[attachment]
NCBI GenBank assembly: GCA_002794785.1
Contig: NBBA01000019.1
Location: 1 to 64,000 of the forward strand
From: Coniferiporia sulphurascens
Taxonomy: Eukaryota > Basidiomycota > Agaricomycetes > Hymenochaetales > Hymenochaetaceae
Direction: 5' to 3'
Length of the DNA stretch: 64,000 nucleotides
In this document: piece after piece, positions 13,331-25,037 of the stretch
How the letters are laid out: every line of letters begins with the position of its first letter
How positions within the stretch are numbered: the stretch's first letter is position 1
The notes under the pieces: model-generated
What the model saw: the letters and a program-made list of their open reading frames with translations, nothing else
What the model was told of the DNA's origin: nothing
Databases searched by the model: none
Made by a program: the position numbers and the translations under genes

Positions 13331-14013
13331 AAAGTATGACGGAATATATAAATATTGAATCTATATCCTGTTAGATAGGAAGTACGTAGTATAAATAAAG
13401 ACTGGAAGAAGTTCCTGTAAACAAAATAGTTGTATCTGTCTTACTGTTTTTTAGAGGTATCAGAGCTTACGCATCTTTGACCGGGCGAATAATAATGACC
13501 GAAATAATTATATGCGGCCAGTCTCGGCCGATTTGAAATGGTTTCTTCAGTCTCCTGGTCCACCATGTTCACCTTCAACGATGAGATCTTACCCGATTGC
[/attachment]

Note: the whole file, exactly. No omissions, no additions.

NCBI GenBank assembly: GCA_002794785.1
Contig: NBBA01000019.1
Location: 1 to 64,000 of the forward strand
From: Coniferiporia sulphurascens
Taxonomy: Eukaryota > Basidiomycota > Agaricomycetes > Hymenochaetales > Hymenochaetaceae
Direction: 5' to 3'
Length of the DNA stretch: 64,000 nucleotides
In this document: piece after piece, positions 13,331-25,037 of the stretch
How the letters are laid out: every line of letters begins with the position of its first letter
How positions within the stretch are numbered: the stretch's first letter is position 1
The notes under the pieces: model-generated
What the model saw: the letters and a program-made list of their open reading frames with translations, nothing else
What the model was told of the DNA's origin: nothing
Databases searched by the model: none
Made by a program: the position numbers and the translations under genes

Positions 13331-14013
13331 AAAGTATGACGGAATATATAAATATTGAATCTATATCCTGTTAGATAGGAAGTACGTAGTATAAATAAAG
13401 ACTGGAAGAAGTTCCTGTAAACAAAATAGTTGTATCTGTCTTACTGTTTTTTAGAGGTATCAGAGCTTACGCATCTTTGACCGGGCGAATAATAATGACC
13501 GAAATAATTATATGCGGCCAGTCTCGGCCGATTTGAAATGGTTTCTTCAGTCTCCTGGTCCACCATGTTCACCTTCAACGATGAGATCTTACCCGATTGC